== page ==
As 2019 draws to a close, the Foreign & Commonwealth Office (FCO) has released details of some of the oddest requests, demands and enquiries it has received from Brits abroad this year and highlighted what it can and can’t help with when British people run into trouble abroad.
Of the 330,000 calls taken by the FCO this year, ten of the more unusual ones were:
- A man rang to complain about the aeroplane food on the way to his holiday destination, asking us to change him to a different airline for the return journey.
- A customer calling from Nigeria wanted to speak to the rapper 50 Cent and asked the British Consulate to share his phone number.
- A woman emailed to ask if she could buy 30 sheets of A4 paper from the British Consulate, as she couldn’t find any where she was in Texas.
- A caller rang to say they had left their headphones in their hotel room in France and asked if Embassy staff could pop round and see if they were still there.
- A couple thinking of moving to Portugal contacted the British Embassy to ask how removal companies got large items of furniture into small flats in Lisbon.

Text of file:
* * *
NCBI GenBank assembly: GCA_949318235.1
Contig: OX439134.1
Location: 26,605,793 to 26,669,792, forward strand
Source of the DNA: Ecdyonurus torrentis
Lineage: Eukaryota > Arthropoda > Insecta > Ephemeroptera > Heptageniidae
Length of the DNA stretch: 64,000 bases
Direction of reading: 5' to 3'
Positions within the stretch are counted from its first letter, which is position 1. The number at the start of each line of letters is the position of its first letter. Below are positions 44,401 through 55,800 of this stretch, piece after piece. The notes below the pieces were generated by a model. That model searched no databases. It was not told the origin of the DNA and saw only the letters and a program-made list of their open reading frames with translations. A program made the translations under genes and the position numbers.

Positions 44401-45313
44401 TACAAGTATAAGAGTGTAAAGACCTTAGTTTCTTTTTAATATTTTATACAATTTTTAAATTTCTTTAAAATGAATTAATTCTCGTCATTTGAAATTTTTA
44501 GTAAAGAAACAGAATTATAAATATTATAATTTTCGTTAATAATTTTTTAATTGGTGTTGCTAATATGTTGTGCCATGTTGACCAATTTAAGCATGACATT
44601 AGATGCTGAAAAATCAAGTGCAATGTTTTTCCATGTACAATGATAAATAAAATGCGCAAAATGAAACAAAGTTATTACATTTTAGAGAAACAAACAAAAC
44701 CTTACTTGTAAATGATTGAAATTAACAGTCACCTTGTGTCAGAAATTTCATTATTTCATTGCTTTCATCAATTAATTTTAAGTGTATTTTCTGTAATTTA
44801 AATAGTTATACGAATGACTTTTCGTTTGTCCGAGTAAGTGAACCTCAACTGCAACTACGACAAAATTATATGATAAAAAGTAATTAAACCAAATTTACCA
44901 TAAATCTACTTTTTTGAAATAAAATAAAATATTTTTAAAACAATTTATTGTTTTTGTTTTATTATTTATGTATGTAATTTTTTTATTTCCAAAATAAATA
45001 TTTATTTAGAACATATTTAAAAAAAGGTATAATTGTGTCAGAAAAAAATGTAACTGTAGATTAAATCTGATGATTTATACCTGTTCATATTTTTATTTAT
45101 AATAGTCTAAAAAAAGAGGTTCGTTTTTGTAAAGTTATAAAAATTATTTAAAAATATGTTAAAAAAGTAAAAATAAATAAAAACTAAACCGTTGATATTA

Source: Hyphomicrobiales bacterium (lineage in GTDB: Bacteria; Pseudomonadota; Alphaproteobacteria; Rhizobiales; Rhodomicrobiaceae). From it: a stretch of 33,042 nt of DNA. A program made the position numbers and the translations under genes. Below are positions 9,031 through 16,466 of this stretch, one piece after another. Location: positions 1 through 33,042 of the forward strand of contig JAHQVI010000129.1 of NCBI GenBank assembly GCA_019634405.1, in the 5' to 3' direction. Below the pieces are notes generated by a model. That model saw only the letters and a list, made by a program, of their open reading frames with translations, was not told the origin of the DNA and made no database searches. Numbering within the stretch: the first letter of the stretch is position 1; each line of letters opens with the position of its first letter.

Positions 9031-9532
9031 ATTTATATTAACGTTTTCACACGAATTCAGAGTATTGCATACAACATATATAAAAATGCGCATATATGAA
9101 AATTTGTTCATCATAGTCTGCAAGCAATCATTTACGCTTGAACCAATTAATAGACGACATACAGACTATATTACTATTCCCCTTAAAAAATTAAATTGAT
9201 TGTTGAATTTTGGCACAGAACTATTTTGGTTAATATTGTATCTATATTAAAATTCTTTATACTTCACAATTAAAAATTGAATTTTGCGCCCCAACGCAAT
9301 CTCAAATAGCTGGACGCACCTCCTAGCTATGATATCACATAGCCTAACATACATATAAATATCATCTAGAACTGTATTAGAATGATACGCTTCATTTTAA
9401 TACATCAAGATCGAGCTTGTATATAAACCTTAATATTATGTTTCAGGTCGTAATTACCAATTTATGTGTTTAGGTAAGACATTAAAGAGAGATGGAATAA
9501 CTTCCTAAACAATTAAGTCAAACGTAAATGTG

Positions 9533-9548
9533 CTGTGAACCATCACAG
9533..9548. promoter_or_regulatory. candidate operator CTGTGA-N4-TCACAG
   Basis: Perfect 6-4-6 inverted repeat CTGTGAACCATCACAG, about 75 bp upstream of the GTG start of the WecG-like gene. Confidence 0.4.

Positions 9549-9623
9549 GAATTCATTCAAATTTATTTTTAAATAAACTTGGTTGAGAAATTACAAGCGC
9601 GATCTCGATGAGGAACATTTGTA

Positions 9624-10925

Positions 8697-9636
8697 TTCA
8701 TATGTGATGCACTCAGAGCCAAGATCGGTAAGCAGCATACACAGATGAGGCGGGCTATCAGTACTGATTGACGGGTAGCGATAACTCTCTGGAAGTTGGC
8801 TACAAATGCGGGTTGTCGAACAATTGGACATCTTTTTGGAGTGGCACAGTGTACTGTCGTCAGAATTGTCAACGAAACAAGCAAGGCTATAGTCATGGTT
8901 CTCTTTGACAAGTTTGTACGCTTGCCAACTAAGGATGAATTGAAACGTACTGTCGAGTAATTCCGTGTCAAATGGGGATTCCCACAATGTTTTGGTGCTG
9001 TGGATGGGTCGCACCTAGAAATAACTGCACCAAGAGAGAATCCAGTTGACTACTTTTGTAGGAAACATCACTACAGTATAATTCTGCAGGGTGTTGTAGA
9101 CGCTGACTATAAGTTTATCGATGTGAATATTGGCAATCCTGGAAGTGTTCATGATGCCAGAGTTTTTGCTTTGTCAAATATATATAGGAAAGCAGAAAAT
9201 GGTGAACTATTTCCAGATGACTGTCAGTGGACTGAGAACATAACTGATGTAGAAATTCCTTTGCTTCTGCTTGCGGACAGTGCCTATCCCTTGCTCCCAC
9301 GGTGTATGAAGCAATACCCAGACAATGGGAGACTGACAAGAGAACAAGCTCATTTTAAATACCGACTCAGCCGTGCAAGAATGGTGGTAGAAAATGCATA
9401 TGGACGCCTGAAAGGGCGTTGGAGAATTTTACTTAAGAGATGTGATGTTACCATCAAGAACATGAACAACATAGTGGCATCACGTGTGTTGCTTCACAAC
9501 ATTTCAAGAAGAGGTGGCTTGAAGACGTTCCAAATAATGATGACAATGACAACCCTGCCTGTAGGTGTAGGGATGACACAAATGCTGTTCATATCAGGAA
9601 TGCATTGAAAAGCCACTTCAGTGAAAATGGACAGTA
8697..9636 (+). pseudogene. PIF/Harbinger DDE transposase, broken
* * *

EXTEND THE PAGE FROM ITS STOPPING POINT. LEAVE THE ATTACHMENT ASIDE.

- A caller wanted to ask about getting British nationality for his son, who had recently been born overseas. He hoped the child would qualify for citizenship on the basis his parents were certain he’d been conceived in the UK.
- A man rang to ask us to provide a television for his friend who had been hospitalized in Australia because the one in his ward was broken.
- A woman rang from Qatar to ask how we could help deal with a make-up artist for her wedding as she wasn’t happy with the service she’d received.
- A woman calling from Sweden had been invited to an event at Windsor Castle and wanted advice on what to wear for it.
- A couple in China who had engaged the services of a sperm donor wanted to know if our staff could verify the nationality of the sperm as British.
While we can’t hand out famous rappers’ phone numbers, collect your lost property or advise on Windsor Castle’s dress code, our dedicated consular staff are there to help Brits who run into trouble when they’re abroad.